City Council designates a ‘revitalization district’ downtown

Beautification and business growth efforts to focus between 1st and 4th Ave.

By Kyle CarrozzaStaff Writer, The Times

CAPP member Ted Reed (left) and Chairperson Regina Horton Lewis (right) present Acting Fire Chief James Lentz with  a $5,000 check. The grant from the Stewart Huston Charitable Trust will be used to purchase new barricades.

CAPP member Ted Reed (left) and Chairperson Regina Horton Lewis (right) present Acting Fire Chief James Lentz with a $5,000 check. The grant from the Stewart Huston Charitable Trust will be used to purchase new barricades.

COATESVILLE – City council passed a motion to designate a downtown revitalization area at its meeting Monday night.

The city will focus efforts to beautify the area between First and Fourth Ave. going east and west and Fleetwood and Kersey Street going north and south. Along with the renovation of the train station, they will look to incorporate the new color palette, increase lighting, and work with businesses to make the area look better.

Council members hope that a more attractive downtown will make Coatesville more inviting to businesses.

“You want to introduce more businesses into the town, which will increase the tax base,” said City Council President David Collins.

Collins said that increased tax revenue from businesses could ease the burden on citizens.

He also explained that the designation is one step in a plan to generate commercial growth on both sides of First Ave. by improving the area between First and Fourth Ave. and developing new businesses across from the ArcelorMittal Building.

“The concept would be to create another area in the city,” said Collins. “We could call the area to the east of First Ave. ‘Old City’, and then the development that would happen to the west of First Ave. where the velodrome area is going, we’d refer to that as ‘New City’.”

Collins said that plans to fund the developments have not been made, but the city wants to open up ideas for whatever funds or resources they can come up with.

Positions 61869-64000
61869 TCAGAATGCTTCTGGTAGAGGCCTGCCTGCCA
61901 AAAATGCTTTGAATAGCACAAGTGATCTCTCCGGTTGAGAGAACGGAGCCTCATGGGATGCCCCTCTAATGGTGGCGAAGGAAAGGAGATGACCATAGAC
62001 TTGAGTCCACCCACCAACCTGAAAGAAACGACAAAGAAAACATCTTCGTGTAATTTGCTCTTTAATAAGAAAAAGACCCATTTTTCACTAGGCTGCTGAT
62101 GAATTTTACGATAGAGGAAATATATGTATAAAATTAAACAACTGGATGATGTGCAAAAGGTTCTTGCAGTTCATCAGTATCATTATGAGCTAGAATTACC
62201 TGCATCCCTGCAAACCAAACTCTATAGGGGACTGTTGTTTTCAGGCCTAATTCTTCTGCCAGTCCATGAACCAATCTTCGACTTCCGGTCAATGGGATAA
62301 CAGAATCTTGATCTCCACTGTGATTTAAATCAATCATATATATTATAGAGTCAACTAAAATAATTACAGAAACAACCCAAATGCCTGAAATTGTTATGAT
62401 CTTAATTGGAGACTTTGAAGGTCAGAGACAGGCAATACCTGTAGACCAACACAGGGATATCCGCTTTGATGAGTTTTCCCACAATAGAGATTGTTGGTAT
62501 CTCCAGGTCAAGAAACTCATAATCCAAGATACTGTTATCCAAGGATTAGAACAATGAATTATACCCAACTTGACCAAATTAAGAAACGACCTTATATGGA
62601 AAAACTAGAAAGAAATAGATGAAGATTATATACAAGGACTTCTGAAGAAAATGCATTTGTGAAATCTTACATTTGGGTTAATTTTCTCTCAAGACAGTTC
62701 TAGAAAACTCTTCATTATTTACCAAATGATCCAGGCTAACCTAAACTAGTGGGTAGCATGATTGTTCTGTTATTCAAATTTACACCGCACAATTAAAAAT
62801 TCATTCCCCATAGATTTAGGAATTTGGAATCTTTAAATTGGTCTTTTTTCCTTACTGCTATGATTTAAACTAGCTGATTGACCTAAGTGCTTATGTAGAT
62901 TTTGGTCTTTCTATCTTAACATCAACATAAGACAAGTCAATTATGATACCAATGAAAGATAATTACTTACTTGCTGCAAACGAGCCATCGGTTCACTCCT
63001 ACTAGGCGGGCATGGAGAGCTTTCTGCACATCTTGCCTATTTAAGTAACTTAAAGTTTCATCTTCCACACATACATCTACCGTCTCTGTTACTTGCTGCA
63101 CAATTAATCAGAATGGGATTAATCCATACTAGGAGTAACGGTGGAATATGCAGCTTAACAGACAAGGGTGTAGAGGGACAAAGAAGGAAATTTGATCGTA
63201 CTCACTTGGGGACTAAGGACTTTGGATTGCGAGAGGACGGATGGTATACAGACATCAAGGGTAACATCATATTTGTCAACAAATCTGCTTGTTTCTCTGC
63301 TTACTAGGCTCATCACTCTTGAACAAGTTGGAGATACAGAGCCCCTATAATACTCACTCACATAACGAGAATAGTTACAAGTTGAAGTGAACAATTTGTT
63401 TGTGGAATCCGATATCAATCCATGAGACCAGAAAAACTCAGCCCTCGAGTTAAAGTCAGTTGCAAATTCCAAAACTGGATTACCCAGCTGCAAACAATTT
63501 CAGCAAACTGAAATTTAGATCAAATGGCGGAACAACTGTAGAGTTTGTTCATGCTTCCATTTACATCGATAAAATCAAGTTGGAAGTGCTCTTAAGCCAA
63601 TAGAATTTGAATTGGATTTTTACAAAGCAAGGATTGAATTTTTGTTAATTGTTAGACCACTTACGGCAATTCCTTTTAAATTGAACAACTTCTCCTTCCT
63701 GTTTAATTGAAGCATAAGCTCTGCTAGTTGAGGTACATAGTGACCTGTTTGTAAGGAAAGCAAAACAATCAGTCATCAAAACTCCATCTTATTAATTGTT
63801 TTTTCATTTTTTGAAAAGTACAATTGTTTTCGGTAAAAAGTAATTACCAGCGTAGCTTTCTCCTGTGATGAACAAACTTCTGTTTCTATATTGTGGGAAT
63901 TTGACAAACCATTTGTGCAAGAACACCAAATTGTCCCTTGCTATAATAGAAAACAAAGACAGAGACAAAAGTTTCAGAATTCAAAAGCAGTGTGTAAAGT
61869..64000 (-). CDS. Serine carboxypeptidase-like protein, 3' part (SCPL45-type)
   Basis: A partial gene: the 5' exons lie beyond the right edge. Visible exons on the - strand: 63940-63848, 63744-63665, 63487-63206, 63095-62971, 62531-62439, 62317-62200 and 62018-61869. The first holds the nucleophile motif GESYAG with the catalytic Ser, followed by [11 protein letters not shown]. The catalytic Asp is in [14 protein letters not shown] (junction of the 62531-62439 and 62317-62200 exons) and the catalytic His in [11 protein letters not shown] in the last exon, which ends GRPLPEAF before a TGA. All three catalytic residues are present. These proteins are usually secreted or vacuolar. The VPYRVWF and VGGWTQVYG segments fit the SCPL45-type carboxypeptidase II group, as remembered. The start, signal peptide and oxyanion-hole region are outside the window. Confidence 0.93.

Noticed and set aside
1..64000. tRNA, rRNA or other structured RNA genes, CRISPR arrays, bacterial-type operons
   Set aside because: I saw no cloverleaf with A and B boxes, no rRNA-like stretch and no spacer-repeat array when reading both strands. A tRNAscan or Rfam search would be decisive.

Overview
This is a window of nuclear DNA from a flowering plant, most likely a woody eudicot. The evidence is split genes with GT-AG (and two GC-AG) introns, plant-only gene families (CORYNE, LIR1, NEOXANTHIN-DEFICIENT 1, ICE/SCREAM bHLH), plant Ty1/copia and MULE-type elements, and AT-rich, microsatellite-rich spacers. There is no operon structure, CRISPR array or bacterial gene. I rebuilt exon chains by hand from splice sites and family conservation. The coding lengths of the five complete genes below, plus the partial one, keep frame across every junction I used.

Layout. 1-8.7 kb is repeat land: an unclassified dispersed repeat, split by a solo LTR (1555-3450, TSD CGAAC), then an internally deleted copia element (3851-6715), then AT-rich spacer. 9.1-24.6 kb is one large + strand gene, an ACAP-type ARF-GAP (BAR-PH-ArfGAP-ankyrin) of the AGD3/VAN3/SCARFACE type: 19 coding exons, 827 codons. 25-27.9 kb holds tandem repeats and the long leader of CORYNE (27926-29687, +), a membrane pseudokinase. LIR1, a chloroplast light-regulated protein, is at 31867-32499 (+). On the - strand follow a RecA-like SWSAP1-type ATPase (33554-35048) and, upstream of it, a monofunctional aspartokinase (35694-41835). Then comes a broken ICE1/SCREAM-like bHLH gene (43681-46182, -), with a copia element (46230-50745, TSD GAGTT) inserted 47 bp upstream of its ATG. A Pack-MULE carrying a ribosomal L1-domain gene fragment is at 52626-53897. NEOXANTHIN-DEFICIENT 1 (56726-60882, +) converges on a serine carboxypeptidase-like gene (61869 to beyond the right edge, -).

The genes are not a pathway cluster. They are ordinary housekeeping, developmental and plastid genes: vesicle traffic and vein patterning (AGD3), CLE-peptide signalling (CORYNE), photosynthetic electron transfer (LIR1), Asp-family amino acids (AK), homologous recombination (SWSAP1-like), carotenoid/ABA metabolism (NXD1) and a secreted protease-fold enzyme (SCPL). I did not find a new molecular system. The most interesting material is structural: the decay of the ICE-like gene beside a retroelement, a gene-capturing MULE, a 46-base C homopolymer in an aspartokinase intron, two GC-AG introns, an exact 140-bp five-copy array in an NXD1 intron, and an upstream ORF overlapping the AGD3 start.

In other city news, City Council delayed the ruling on whether or not to pass new regulations for street closure requests.

The proposed regulations would charge $600 to people or organizations that want to close a street and also require them to get permission from the street’s residents. However, events open to the public and endorsed by the city could qualify for a fee exemption with council’s approval.

After extensive discussion, City Council tabled the motion. Some members believed that the motion’s language was unclear as to where the money would go and what types of events would be exempt from the fee.

“Basically, you have to have a set standard, and those standards haven’t been laid out,” said Council Member Arvilla Hunt. “And there’s nothing clear as to who can apply to [be] city-endorsed and who can’t.”

The deferral comes after City Council’s decision to re-examine street closure regulations earlier this summer. After realizing that the city loses money whenever a street is closed and receiving complaints about closed streets from residents, City Manager Kirby Hudson drafted the regulations presented on Monday.

Hudson said that whenever a street is closed, the city must pay police to set up barricades and patrol the area, and costs are incurred from the wear and tear of equipment. Insurance for property damage that may occur during the event is also included in the $600.

Though City Council agreed earlier this summer that new policies must be adopted, some members thought the new fee was too much.

“$600 is ridiculous,” said Council Member Jarrell Brazzle.

Hunt said that she wants to avoid decreasing residential activities in order to make up for fiscal shortcomings.

“We can’t try to close the gap in the budget by nitpicking,” she said.

Regardless of the outcome, the city will have new equipment for when they do close streets.

Working with the Coatesville Area Partners for Progress (CAPP), Acting Bureau Fire Chief James Lentz acquired a $5,000 grant from the Stewart Huston Charitable Trust. The funds will go to the purchase of new barricades.

Because the old barricades do not meet Department of Transportation requirements, Lentz reached out to CAPP, an organization that can receive certain grants that the city cannot.

Lentz also received his Emergency Management Certificate from the Pennsylvania Emergency Management Agency at Monday night’s meeting.

Presented by Bill Turner of Chester County Emergency Services, the certification qualifies Lentz for dealing with emergencies and disasters in the public scope.

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One Comment

  1. Renaming stuff that was already done by the City of Coatesville Planning Commission and already paid for is fine. As long as it isn’t re-planned with new funds.

    And ignore Brazzle, he’s just likes to hear himself talk.

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